In writing this blog, I am realizing that there are many terms particular to narcissism and relational trauma — some of these you may already find familiar, and all deserve further exploration, which I will do in future posts — see those below with links (more info can also be found elsewhere on the Internet). I also may have left out some key concepts, but this is my best attempt to cover the main ones. Thank you so much to our students in the Neuroscience, Consciousness and Relational Trauma Coach Certification Program for their help with these definitions!
Baiting: Baiting occurs when the toxic person escalates an interaction to the point where the target is pushed to the limit and blows up or responds in some strong or dramatic manner. Often then the toxic person relaxes and even seems calmer, and may begin gaslighting (see below) the target by calling them out of control or overly dramatic.
Breadcrumbing: Someone who “breadcrumbs” leads you on by dropping small morsels of interest or attention. In the case where it is not an actual relationship, this might look like an occasional compliment, message, phone call, date plan, or social media interaction as an attempt to “keep their hand in” so to speak. In this case there is rarely any follow-up (and it’s a good sign that you’re probably dealing with a toxic personality).
Breadcrumbing can also occur in the devalue stage of an existing toxic relationship as part of the intermittent reinforcement cycle. As someone once described her relationship with a narcissist: “at the beginning it was like I had just had the most amazing chocolate chip cookie in the world. After a while, I was just getting crumbs, but they were reminding me how great the cookie was, so I stayed hoping I’d get the whole thing again!”
Coercive Control: Coercive control is a strategic form of ongoing oppression and terrorism used to instill fear. The abuser will use tactics, such as limiting access to money or monitoring all communication, as a controlling effort. While this form of abuse is illegal in some countries, (including the United Kingdom since 2015), it’s not yet considered illegal in the United States.
Cognitive Traps: There are some classic cognitive traps that can keep people in a toxic relationship even when it is causing extreme disruption in a client’s life. One, they don’t want to leave the party too soon—what if it gets better? Two, they want to be 100% sure it won’t change (and toxic people can be very manipulative and convincing about their plans and intentions to change). Three, they have “sunk costs” into the relationship. A concept from behavioral economics, the “sunk cost fallacy” is the reason someone might put a lot of coins into a slot machine and not want to step away because it just has to pay off soon. Or hold on to a stock that is tanking rather than getting out when they can.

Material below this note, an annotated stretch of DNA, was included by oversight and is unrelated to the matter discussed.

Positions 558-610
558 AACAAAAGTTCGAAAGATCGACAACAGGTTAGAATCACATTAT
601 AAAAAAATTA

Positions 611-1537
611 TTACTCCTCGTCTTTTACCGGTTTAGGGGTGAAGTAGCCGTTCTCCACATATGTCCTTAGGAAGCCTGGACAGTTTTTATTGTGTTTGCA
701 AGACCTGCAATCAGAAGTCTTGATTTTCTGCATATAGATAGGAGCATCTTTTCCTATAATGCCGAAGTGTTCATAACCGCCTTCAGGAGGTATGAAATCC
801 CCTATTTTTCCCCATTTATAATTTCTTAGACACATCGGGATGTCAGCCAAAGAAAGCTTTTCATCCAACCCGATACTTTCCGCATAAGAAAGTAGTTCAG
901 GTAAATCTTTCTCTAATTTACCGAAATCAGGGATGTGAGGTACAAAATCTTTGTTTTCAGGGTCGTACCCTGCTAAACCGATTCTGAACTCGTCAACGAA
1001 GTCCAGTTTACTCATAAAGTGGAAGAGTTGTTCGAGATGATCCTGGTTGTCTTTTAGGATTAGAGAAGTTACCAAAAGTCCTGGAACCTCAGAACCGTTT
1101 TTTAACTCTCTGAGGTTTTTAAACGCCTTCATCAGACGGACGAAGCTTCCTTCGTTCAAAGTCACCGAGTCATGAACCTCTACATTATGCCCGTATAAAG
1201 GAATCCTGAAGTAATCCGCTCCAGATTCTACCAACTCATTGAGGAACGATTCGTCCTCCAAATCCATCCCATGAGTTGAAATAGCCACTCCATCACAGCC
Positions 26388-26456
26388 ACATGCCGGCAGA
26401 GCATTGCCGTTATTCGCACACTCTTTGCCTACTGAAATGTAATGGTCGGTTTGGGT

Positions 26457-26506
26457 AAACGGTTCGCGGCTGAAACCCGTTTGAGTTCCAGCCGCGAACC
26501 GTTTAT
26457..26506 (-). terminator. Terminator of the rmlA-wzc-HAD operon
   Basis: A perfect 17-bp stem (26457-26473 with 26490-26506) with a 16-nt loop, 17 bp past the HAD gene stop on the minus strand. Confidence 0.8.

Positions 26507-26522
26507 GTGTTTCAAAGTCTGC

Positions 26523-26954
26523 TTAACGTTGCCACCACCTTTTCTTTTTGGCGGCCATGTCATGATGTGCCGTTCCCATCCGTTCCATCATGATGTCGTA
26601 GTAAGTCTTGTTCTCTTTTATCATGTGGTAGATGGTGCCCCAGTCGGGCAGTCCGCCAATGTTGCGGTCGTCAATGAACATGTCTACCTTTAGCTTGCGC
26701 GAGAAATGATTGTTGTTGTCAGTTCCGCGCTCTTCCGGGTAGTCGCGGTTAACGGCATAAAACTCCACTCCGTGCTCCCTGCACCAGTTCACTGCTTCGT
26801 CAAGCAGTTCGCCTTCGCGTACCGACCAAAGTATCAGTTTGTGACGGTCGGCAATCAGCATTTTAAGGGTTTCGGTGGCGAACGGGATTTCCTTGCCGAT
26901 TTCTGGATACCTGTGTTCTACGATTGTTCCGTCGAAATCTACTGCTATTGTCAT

Complex Post-Traumatic Stress Disorder (C-PTSD): Complex post-traumatic stress disorder, C-PTSD, is a devastating condition that can affect people who have lived through long-term trauma, such as months or years of abuse. It causes symptoms similar to PTSD and includes a broader set of difficulties than those typically seen in PTSD alone, leading to significant impairments in relationships and quality of life.
Many childhood traumas occur before a person has had the opportunity to develop a secure sense of self or learn skills to regulate emotions and maintain meaningful relationships. So, it’s not difficult to correlate many of the signs of C-PSTD with childhood trauma. In addition, other types of trauma that fundamentally undermine a person’s sense of safety in the world or trust in others might also precipitate C-PTSD. For example, betrayal by a parent, family member, trusted person of authority, and sexual trauma.
Devaluing: Devaluing is the second phase of the Idealization, Devalue, Discard cycle. When the ‘honeymoon phase’ begins to wane, the toxic person will generally begin to devalue their partner, taking them down off the pedestal they had put them on during the idealization or “love-bombing” stage. Note that this is different from the normal process of moving out of the initial infatuation of a relationship, when partners begin to see the realness of each other and begin to work to grow closer and develop deeper love and connection.
Flying Monkeys: Flying monkeys are people who actively participate in a toxic person’s attempts to devalue, discard, and/or tarnish the reputation of the target. The term comes from the Wizard of Oz, where the Wicked Witch’s flying monkeys carried out her commands. It’s important to note that flying monkeys may or may not be aware of the role they are playing, in that they can also be manipulated by the toxic person and believe they are doing or saying what is right.
Future Faking: A term used to describe a toxic person’s tendency to promise you something you want in the future in order to get what they want in the present. It could be the engagement and the wedding that they dangle in front of you, or it could be that you want to buy a house or take a special holiday. They’ll talk about it, possibly even go to open houses or pick up travel brochures, but then they do absolutely nothing to turn that dream into a reality. In other words, they will lie to you in order to string you along. In the workplace this can look like endless promises of promotion that never actually materialize.